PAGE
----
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  #1  
Old 01-27-2011
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Project Boat Restoration Priority

Hello,
I am curious to the Priority given to the jobs which must be done to a Project Boat. Specifically, I'm interested to know the order in which the jobs should be prioritised, to avoid one job impacting another.

For example, I may not want to awlgrip the exterior hull before completing some interior cabinetry work (to avoid scratching the hull, etc.

Is there a recognised step 1, step 2, step 3, etc, process ?
Or a recommended book on this topic?
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Old 01-27-2011
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It might help if you tells us what projects you have on your list. Are you gutting the boat and starting from scratch or just some minor rehab work.
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Old 01-27-2011
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1) Make sure the boat is not going to sink -- pay attention to your thru hulls, seacocks, and plumbing, etc...

2) Make sure the keel is going to stay on.

3) Make sure the mast is going to stay up -- replace standing rigging, chainplates, etc...

4) Make sure the water stays out -- repair deck coring, repaint deck and redo non-skid, rebed hardware, etc..

5) Make sure the boat will not catch fire -- redo electrical wiring, etc...

6) go sailing!

Fresh Awlgrip on the hull would be one of my last priorities (but that's just me).
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Old 01-27-2011
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I'm in the process of restoring a project boat and agree with catamount -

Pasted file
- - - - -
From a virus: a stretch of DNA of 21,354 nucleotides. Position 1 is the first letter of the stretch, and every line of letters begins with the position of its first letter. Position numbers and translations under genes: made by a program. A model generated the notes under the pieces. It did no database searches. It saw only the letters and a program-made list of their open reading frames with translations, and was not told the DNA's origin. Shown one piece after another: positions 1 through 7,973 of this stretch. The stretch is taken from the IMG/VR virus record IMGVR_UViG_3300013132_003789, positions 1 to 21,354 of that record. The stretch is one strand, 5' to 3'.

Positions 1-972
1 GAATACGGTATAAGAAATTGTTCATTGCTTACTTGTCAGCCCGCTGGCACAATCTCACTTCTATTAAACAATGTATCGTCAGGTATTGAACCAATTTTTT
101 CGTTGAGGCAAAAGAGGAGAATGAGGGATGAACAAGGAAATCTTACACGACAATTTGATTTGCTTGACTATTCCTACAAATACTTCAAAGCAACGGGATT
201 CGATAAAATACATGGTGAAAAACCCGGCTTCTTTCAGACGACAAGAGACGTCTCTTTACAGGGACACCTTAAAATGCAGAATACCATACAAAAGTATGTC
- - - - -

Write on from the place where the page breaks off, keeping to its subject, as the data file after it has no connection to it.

When I initially got the boat I had a massive list of "to-do's".. Seemed overwhelming until I broke it down into two sections:

What do I need to do to go sailing?
What's a nice-to-have?

In my case, things like bulkheads, standing/running rigging examination and replacement, bottom paint, fixing a couple of leaks and basic electrical are all on the "must-do".

Cabinetry, topside paint, new tiller, etc are all to be done later for two reasons - one, a project boat is a lot easier to deal with if you can sail it in between jobs.. and two, I figure I need at least a season of sailing with it to figure out if the stock locations/parts are good enough, or if I want to modify something. There's nothing worse than spending hours and dollars on replacing or refinishing cabinetry or electronics only to figure out after that you'd wished you'd done something different.

As for the order of things, once the boat is in basic sailing condition I work from inside to outside.. By "inside", i mean the guts and systems of the boat.. For example the following jobs I'd do in this order -

Electrical and plumbing, deck hardware replacement/re-bed (except cockpit), interior cabinetry, interior appointments and finishing, cockpit refinishing, topside paint..

The point, like you originally mentioned, is to reduce the effect the next job may have on the previous. As an example, deck hardware may require removing a liner, or cabinetry to get to the underside which is why I'd do that before doing any interior work. Or refinishing the cockpit area when you still have to lug materials in and out for interior work is just asking to redo the job..
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Old 01-27-2011